The Center for Children's Books

Graduate School of Library and Information Science
University of Illinois at Urbana-Champaign
WWII through the Eyes of Young People - March 2012

Selected and annotated by Katie Boucher, Anna Holland, and Zoe Weinstein

In honor of Carol Fisher Saller’s visit to the Center for Children’s Books, we have selected and annotated some of the most recent and recommended books for and about young people and World War II, much like Saller’s own work, Eddie’s War.

Aronson, Marc, ed. War Is . . . : Soldiers, Survivors, and Storytellers Talk about War. Candlewick, 2008. 200p. Gr. 8-12.
What makes a teenager decide to become a soldier? In this collection of essays, testimonies, and various fictional and factual narratives, Aronson explores the motivations, consequences, and conflicting perspectives that surround the concept of war and the realities of history’s most memorable and devastating wars, explained for a young adult audience.

Cooper, Michelle. The FitzOsbornes at War. Knopf, 2012. 552p. Gr. 7-10.
It is 1939 and England has just declared war on Germany. Sophie and her royal family have been in exile and are now forced to abandon their life of comfort and luxury to join the war effort. Told through Sophie’s journal entries, the family experiences World War II on all fronts, creating a realistic and devastating account of World War II as seen through the eyes of a teenager.

Cooper, Michelle. The FitzOsbornes in Exile. Knopf, 2011. 464p. Gr. 7–10.
Forced from their island home of Montmaray by a Nazi invasion, Sophie and her siblings and cousins are taken in by their Aunt Charlotte, whose sole focus is marrying them off to nobility. Determined to take back Montmaray from the Germans and combat spreading Fascism, Sophie and her fellow Montmaray royals struggle to balance the pressures of English high society and the looming threat of war.

Couloumbis, Audrey. War Games. Random House, 2009. 232p. Gr. 6-9.
Brothers Petros and Zola are living in Greece in 1941 when the Nazis invade and overtake their small village.  Having spent a short time living in America, the boys’ family struggles to hide their American affiliations and cousin who fights for the Greek Resistance from the Germans. Typical “boys’ games” are transformed into “war games” as the young characters are faced with the violence and deception of real war.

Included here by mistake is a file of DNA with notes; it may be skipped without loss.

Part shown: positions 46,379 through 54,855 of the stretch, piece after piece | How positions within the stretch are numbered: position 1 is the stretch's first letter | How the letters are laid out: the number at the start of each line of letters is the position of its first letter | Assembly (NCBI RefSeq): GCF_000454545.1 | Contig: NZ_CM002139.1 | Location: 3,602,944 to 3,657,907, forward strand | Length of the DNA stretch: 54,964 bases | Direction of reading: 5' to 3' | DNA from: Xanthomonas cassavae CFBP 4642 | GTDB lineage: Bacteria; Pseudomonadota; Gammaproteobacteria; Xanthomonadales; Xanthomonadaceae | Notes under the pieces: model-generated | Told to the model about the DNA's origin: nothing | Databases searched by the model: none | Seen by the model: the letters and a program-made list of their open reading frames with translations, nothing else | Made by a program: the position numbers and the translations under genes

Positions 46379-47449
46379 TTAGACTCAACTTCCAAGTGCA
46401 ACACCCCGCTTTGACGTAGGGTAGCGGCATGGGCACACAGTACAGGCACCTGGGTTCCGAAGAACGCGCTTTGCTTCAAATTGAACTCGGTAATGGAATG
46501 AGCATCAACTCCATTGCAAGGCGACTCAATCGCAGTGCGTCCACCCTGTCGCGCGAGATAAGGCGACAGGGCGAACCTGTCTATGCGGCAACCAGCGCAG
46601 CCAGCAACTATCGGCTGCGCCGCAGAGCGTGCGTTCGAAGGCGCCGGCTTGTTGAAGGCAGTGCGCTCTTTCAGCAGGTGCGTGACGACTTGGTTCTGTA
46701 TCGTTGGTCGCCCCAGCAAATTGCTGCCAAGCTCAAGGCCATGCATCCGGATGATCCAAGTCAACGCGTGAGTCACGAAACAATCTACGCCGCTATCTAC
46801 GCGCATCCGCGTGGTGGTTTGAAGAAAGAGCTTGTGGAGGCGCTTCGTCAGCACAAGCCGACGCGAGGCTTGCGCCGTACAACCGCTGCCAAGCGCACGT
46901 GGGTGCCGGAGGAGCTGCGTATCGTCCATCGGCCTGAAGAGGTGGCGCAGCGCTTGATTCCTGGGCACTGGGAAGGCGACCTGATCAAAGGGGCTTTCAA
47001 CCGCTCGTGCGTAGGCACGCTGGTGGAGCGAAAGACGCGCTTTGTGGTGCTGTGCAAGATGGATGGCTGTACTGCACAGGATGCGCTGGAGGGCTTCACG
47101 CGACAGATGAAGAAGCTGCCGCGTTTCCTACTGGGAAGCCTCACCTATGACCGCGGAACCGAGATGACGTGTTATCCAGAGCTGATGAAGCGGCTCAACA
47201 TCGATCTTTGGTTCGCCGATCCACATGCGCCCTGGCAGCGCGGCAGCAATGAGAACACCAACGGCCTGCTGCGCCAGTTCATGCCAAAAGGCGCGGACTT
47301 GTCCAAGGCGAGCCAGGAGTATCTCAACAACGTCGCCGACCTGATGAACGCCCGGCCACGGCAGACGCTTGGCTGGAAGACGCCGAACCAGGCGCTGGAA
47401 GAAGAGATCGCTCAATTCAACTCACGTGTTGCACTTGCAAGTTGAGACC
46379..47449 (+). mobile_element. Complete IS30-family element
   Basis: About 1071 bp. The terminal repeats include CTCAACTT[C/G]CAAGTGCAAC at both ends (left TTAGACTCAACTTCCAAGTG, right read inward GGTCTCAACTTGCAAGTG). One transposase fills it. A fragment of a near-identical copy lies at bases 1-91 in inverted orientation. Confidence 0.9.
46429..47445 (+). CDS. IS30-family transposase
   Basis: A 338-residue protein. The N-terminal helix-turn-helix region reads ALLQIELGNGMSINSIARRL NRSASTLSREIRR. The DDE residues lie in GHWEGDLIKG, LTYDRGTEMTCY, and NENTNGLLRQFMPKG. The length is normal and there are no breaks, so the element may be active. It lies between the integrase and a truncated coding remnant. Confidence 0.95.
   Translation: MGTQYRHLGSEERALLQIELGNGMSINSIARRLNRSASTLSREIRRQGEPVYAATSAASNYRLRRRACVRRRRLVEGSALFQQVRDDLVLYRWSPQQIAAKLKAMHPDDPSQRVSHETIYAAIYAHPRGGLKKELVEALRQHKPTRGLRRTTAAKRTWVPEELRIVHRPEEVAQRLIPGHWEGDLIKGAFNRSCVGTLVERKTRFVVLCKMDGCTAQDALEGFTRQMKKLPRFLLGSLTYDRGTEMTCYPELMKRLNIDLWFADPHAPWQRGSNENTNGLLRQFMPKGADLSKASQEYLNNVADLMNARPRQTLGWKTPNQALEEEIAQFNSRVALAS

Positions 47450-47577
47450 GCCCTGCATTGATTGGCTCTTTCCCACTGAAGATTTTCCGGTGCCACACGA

Davis, Tanita S. Mare's War. Knopf, 2009. 341p. Gr. 7-10.
Octavia and Tali’s idea of a great summer could not be further from their reality. Forced on a cross-country road trip with their grandmother Mare, the girls have the opportunity to hear about her unique experiences as a part of the Women’s Army in World War II. Traveling to the war’s front lines in Europe, Mare’s time in the 6888th African American Battalion offers readers a rare insight into a realm of WWII that is underrepresented. 

Morpurgo, Michael. An Elephant in the Garden. Feiwel, 2011. 199p. Gr. 5-7.
Living in Dresden, Germany in 1945, fifteen-year-old Lizzie is aghast to hear that some of the animals at her mother’s zoo are going to be killed, for fear they will run rampant if Allied forces bomb the area. When her mother rescues an elephant from the zoo, Lizzie’s family welcomes a new member. Their joy is fleeting, however, when Dresden is bombed and Lizzie and her family are forced to flee their home and encounter the perils of war on their journey to safety.

Patt, Beverly. Best Friends Forever: A World War II Scrapbook. Cavendish, 2010. 92p. Gr. 5-7.
Fourteen-year-old Louise Krueger creates a scrapbook to document all the many moments that her best friend Dottie, a Japanese American, will miss after she and her family are relocated from their home in Washington to the Puyallup internment facility during WWII. Dottie’s letters, Louise’s commentary, and ordinary everyday mementoes combine to tell several interweaving stories of friendship and the darkness of war as viewed from a child’s perspective.